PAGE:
The COO should focus on the operational aspects of the strategic plan. For example, suppose the organization aims to introduce a new product in the next six months. In that case, the COO can identify roadblocks in the company that could hamper efforts.
Lack of skills, machinery, equipment, or marketing efforts are all potential barriers to success. If management discovers roadblocks early on, the COO can make adjustments to overcome them.
While a COO isn’t responsible for everything in the organization, they should still have a say in every major decision made at the executive level. The COO should participate in financial discussions, future organizational goals, technology enhancements, and marketing efforts.
Even if they don’t have expertise in marketing or finance, they can provide guidance. The COO can suggest implementing specific organizational strategies designed to achieve goals faster and more efficiently.
Simply put, the COO has a responsibility to improve everything they touch. If the COO senses a team isn’t aligned with the organization’s vision, it’s time to take action. Are there unnecessary cost overruns in sales? Time to cut out the fluff and get back to basics.
Are customers complaining that products aren’t up to their standards? The COO can find out why and discuss the issue with the engineering and manufacturing teams. The sky is truly the limit on what a good COO can achieve.
While the role of a COO changes from organization to organization, possessing some essential traits can ensure that the COO makes a solid footprint on the company.
When seeking your next COO, ensure they are on board with organizational change and have the expertise needed to make a difference. The best COOs are often open to new ideas and enjoy the excitement of achieving something new.
The C-Level executives at your company are responsible for either the success or failure of your company. As the CEO, it is your responsibility to ensure that you steer the company to success.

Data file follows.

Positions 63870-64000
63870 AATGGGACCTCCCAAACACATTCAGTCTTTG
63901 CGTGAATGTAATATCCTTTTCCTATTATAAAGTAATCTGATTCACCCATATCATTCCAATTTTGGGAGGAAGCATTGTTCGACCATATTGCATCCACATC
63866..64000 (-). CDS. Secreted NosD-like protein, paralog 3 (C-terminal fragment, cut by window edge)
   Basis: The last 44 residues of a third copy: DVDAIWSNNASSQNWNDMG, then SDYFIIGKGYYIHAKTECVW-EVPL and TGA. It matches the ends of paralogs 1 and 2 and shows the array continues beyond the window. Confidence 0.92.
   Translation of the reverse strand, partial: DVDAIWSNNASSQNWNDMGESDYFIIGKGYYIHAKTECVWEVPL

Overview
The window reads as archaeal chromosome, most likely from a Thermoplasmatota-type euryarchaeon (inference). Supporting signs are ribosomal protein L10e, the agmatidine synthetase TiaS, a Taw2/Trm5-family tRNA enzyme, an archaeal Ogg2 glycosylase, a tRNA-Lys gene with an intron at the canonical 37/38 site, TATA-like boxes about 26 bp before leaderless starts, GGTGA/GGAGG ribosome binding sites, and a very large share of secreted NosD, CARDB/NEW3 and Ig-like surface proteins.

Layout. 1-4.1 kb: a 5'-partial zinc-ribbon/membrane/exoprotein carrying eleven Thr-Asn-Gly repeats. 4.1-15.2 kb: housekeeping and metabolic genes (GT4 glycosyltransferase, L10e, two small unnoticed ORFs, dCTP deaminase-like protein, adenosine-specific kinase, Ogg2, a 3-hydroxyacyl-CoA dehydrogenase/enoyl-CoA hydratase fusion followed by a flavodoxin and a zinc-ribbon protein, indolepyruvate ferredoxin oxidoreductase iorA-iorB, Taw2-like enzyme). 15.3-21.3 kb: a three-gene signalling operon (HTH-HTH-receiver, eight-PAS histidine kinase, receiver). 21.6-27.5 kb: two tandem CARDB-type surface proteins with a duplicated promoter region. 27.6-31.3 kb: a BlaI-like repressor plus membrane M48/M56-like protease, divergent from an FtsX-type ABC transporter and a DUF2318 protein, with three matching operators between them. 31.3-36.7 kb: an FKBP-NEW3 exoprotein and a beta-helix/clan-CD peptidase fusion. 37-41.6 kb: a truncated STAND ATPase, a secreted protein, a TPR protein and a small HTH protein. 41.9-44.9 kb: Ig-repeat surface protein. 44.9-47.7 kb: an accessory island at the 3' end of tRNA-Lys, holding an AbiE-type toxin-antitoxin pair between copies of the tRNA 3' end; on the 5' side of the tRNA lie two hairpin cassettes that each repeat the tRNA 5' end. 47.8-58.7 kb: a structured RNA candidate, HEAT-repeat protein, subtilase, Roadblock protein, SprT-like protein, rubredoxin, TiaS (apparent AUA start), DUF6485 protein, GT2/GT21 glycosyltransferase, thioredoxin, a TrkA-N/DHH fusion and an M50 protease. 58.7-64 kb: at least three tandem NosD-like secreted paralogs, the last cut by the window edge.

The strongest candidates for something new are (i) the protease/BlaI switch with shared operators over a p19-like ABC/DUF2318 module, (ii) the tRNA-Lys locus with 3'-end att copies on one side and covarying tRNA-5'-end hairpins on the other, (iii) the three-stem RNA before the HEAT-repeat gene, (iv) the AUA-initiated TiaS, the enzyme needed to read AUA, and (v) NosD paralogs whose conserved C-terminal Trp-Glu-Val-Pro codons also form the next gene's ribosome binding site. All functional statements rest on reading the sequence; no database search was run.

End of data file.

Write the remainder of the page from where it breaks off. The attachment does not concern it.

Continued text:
However, you can’t do this alone. You have to work hand in hand with other C-Level Executives and senior members of your workforce. One of the most important of these is the Chief Operating Officer (COO) of your company.
TheCOO is responsible for the day to day running of your company. As such, if your COO is not meting key performance goals, you might discover that your company is veering off course. In order to prevent this, you need to have important metrics you can make use of to evaluate the effectiveness of your COO.
If you don’t have an idea of these metrics, then you’re at the right place. At the end of this article, you’ll have a full grasp of the tools and metrics you can use to ensure that your COO is pulling his own weight and is performing at topmost efficiency.
In order for you to measure the effectiveness of your COO, you need to have a full grasp of what your COO does. Defining the role of a COO is not so straightforward. Each company has different roles for its COO.
In some companies, the role of the COO is to serve as the heir apparent to the CEO. In other companies, the COO is brought on to handle a pivotal shift in the operations of a business. A COO can also be the person tasked with the day to day running of the company while the CEO handles external affairs like getting funding, meeting investors, managing shareholders, and so on.
Unlike roles like the Chief Marketing Officer, Chief Financial Officer, and other C-Level positions, the role of the COO is quite malleable.
You need to be sure of the role your COO plays in your company before you can confidently appraise him/her on the important metrics.
While there are a variety of COO performance metrics you can use to judge the effectiveness of your COO, there are some metrics that would apply to a COO regardless of the company or the industry where the COO operates.
These are usually metrics that generally deal with operations, as your COO is your company’s Chief Operating Officer.
Key performance metrics for chief operating officers include the following: